considered as Ge dots in Si host. The large dm/dP observed in our NCs (in SiO2 host) can be explained if we assume that the effective pressure acting on the NCs is different from the applied pressure. This effect has been observed by Haselhoff et al. [46] for CuCl NCs in alkali-halide matrices. However, in their model the strain at the interface between the NCs and the matrix was not taken into account.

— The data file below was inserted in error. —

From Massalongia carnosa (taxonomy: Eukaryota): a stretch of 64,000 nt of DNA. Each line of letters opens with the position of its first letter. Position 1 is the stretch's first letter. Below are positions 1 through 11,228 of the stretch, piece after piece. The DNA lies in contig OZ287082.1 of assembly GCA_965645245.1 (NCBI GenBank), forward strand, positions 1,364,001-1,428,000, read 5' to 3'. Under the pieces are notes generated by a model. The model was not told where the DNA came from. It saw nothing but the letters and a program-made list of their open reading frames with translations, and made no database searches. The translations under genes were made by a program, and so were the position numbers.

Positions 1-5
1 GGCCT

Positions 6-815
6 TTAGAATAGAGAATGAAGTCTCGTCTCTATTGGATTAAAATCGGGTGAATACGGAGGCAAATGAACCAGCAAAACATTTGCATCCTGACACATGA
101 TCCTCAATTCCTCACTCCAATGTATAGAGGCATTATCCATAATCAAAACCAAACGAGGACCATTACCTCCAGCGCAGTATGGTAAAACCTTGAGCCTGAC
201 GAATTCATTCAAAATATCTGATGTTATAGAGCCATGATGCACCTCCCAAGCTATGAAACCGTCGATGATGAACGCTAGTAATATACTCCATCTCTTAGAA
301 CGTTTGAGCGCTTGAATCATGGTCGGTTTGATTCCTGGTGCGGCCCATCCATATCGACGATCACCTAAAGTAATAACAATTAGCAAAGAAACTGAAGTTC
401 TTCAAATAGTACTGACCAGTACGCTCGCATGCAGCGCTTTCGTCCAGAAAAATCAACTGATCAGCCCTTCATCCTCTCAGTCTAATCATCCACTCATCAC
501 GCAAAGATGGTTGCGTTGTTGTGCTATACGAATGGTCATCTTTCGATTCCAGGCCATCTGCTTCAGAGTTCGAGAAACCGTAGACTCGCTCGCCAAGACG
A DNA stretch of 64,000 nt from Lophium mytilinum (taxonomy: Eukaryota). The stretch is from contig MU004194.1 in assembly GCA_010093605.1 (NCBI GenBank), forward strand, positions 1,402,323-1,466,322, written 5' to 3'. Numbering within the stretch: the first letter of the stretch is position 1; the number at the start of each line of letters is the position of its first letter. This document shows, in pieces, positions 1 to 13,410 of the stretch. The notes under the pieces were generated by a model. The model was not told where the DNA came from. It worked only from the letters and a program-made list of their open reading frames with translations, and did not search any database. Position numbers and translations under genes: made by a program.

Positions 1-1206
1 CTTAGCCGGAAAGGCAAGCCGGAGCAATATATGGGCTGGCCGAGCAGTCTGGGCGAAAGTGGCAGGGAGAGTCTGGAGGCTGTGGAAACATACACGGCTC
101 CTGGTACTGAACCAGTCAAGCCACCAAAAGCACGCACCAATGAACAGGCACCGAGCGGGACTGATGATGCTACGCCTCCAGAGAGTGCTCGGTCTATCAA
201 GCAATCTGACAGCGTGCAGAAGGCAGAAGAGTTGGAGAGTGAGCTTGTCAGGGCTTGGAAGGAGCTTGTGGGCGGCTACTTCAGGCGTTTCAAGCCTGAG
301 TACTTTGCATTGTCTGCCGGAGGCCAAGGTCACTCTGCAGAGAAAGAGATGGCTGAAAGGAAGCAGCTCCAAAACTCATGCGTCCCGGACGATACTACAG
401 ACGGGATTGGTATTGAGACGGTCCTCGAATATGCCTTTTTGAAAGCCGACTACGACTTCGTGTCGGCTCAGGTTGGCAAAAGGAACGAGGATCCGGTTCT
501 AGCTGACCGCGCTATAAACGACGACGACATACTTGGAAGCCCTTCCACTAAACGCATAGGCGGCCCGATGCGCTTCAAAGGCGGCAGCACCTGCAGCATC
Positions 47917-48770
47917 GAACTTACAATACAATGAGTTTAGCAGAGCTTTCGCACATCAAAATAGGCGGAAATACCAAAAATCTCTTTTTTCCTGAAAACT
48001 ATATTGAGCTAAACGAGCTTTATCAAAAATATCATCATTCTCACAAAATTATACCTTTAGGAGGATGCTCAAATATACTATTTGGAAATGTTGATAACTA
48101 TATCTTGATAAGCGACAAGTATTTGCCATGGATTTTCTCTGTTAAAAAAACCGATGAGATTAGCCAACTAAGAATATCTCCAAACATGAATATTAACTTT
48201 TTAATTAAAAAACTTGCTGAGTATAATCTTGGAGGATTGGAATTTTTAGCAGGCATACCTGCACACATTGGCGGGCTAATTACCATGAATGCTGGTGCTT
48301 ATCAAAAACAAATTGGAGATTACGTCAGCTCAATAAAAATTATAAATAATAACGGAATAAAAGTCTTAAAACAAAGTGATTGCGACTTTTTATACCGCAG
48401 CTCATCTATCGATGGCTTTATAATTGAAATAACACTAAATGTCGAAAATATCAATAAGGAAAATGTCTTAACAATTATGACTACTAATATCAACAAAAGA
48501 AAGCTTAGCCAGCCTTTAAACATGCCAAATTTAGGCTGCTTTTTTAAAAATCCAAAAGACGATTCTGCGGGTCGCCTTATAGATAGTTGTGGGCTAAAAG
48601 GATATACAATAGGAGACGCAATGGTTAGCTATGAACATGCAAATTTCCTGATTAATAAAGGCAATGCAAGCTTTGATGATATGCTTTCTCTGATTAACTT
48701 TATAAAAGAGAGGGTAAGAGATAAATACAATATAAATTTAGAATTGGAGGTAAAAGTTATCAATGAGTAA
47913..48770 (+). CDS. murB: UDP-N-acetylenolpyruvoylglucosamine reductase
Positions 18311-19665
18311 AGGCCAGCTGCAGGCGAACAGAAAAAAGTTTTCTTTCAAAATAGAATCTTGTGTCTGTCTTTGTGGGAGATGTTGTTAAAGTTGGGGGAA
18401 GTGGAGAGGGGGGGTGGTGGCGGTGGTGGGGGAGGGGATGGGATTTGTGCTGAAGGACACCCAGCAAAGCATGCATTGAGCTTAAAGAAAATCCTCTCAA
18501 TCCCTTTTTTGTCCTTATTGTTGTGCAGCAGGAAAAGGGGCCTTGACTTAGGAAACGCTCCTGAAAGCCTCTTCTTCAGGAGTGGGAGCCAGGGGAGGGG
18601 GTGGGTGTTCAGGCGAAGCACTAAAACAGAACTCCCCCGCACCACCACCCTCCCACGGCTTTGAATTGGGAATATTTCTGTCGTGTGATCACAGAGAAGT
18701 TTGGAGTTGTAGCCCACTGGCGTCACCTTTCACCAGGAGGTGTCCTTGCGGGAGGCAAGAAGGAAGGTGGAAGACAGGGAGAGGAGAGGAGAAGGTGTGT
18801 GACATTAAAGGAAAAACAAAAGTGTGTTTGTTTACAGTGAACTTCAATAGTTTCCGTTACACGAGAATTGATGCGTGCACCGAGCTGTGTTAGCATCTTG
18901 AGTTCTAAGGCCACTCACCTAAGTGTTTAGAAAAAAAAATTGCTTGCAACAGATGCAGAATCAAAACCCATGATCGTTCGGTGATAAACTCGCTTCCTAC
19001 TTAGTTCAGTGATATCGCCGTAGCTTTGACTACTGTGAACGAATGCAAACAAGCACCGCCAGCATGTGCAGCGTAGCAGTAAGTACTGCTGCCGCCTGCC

As shown in Figure 12.13, we have performed the pressure dependence study of the Ge-Ge modes of the NCs for one pressure cycle and there is no hysteresis observed. This confirms that the pressure-induced strain in the NCs is reversible. With this elastic behavior of our Ge/SiO2 NCs-matrix system, we assume both the NCs and the matrix as isotropic elastic continua [46]. We modeled the NC as a sphere of radius r1 in a spherical SiO2 matrix of radius r2, where r2 > r1. The system is subjected to a hydrostatic pressure P. Using spherical co-ordinates with the origin at the center of the NC sphere, our system has a spherical symmetry where the displacement vector u is everywhere radial and can be written as u = ar + b/r2. The components of the strain tensor are urr = a - 2b/r3 and ugg = u^ = a + b/r3. The constants a and b are determined from the boundary conditions. At the interface between the NC and the matrix, the interface strain is given as 8 = u\g - ule, where ul66 and u2ee are the strain tensor of the NC and the matrix, respectively. From the boundary conditions at r1 = r2, the effective pressure PNC at the NC is given by [47]
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